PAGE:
Hypothyroidism can slow down the body's metabolism, making it easier to gain weight. It's important to avoid foods high in sugar because they contain a lot of calories with no nutrients. Consuming too much sugar and other carbohydrates can also raise triglycerides, lower HDL, and cause dysfunctional alterations in LDL molecules. While LDL levels may appear normal, this dysfunctional LDL can lead to rapid clogging of arteries and increase the risk of thrombosis.
Furthermore, excessive sugar intake can lead to weight gain and insulin resistance, raising cholesterol levels and making it more challenging to manage your thyroid hormones. To improve your diet, it's best to reduce or eliminate sugar intake.
Avoiding processed and fried foods and consuming a healthy diet is important for overall health and can help lower cholesterol levels and improve your thyroid hormone levels. Processed and fried foods are often high in unhealthy fats, salt, and sugar, raising high blood cholesterol levels and making it harder to manage hypothyroidism.
Not only can exercise help lower your cholesterol levels, but it can also increase your energy levels and boost your metabolism, which can be particularly helpful if you're dealing with hypothyroidism-related fatigue or weight gain.
But as with many things in life, it's important not to overdo it when it comes to physical activity. If you push yourself too hard, it can actually impact your body's ability to convert inactive thyroid hormone (T4) to the active form (T3). Improper conversion of T4 to T3 can make your hypothyroidism symptoms worse.
So what's the sweet spot when it comes to exercise and hypothyroidism? Aim for at least 30 minutes of moderate-intensity physical activity most days of the week. This could include activities like brisk walking, cycling, or swimming. By staying active at a moderate level, you can help support your overall health and reduce your risk of heart disease and other complications.
In addition to the benefits for your thyroid and cholesterol levels, exercise can also help reduce inflammation and improve heart health, which are important factors in your overall well-being.
It's no secret that smoking is bad for your health, but did you know that it can also have a negative impact on your thyroid? Despite the fact that many people associate smoking with damage to the heart and lungs, the thyroid is just as vulnerable to the harmful effects of cigarette smoke.
If you have hypothyroidism (an underactive thyroid), smoking can actually make your symptoms worse. It can also increase your risk of developing thyroid disorders like Graves' disease. Additionally, smoking can interfere with the effectiveness of thyroid medications, which are critical for keeping your thyroid hormone levels in check.
If you're a smoker and have hypothyroidism, quitting smoking should be a top priority. Not only will it help manage your thyroid condition, but it can also improve your overall health by reducing cholesterol levels and the risk of cardiovascular disease. When you quit smoking, your body begins to repair the damage caused by cigarette smoke and your risk of heart disease and stroke decreases.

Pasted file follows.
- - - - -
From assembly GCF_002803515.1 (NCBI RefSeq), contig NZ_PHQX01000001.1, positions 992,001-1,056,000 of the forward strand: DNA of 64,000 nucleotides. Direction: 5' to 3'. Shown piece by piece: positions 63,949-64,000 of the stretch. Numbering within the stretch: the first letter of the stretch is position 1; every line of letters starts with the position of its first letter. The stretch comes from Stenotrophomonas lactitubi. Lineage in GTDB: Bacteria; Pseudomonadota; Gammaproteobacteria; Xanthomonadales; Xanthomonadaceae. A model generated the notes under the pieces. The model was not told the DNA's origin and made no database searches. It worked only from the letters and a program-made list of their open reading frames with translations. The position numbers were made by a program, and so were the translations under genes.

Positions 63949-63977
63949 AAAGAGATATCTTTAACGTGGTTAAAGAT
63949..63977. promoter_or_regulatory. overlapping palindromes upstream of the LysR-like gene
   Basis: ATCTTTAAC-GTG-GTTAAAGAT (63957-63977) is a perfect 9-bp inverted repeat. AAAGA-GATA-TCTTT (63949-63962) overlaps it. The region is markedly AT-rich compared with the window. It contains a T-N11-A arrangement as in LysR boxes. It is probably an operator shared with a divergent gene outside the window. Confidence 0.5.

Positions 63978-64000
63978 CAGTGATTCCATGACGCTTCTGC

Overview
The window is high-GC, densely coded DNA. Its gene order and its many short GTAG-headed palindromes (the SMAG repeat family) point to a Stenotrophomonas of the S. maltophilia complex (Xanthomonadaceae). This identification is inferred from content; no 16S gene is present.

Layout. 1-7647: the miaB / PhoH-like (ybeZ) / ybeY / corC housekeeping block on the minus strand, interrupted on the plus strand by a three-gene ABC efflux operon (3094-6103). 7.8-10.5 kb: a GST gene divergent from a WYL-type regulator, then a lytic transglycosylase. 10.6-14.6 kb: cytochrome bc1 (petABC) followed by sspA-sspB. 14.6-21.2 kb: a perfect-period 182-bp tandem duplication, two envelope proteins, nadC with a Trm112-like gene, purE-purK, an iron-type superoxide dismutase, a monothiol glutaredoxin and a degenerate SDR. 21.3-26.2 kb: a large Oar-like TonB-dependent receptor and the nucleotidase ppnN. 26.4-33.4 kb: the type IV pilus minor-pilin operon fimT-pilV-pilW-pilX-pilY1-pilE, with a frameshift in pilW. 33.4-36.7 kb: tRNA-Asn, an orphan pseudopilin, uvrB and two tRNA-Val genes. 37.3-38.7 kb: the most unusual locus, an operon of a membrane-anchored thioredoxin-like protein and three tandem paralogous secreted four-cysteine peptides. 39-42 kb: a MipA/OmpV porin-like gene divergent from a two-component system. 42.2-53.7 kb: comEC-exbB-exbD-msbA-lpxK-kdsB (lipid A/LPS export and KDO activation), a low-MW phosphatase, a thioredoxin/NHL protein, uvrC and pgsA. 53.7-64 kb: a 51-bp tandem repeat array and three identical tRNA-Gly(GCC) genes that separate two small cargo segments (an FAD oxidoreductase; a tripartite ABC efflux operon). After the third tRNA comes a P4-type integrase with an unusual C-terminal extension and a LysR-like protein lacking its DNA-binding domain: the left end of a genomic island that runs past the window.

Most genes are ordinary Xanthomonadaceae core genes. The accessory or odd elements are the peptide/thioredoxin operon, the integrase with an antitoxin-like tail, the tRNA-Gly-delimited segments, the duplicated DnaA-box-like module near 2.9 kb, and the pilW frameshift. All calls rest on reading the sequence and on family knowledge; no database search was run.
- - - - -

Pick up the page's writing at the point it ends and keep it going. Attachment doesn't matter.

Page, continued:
Furthermore, quitting smoking can improve blood flow and reduce inflammation, which can help lower your cholesterol levels and improve your thyroid problems.
If you're trying to manage hypothyroidism or abnormal cholesterol levels, limiting your alcohol intake is a simple and effective way to improve your health. Alcohol contains empty calories that can contribute to weight gain, raise cholesterol levels, and make it harder to manage hypothyroidism.
For those who do drink, it's crucial to consume alcohol in moderation. That means up to one drink per day for women of all ages and men over the age of 65 and up to two drinks per day for men under the age of 65. I
f you find it difficult to control your alcohol intake, it's best to avoid alcohol altogether. By taking steps to limit or eliminate alcohol consumption, you can improve your thyroid function and cholesterol levels, reduce your risk of serious health complications, and improve your overall health and well-being.
Stress can have a significant impact on thyroid function. When you're under stress, your body releases cortisol, which can interfere with thyroid hormone production. This can cause the thyroid to work harder to create sufficient amounts of thyroid hormone.
Stress can also increase your vulnerability to autoimmune thyroid conditions, such as Hashimoto's thyroiditis. A study also found that stress is one of the environmental factors for thyroid autoimmunity.
In addition to affecting thyroid function, stress can also have negative effects on cognitive function and can raise your risk of high cholesterol and heart disease. To manage stress and protect your overall health, try healthy stress management techniques such as meditation, yoga, deep breathing, and regular exercise.
It can be frustrating to feel exhausted during the day and still struggle to fall asleep at night with hypothyroidism. However, getting enough quality sleep is crucial for improving daytime fatigue and overall health.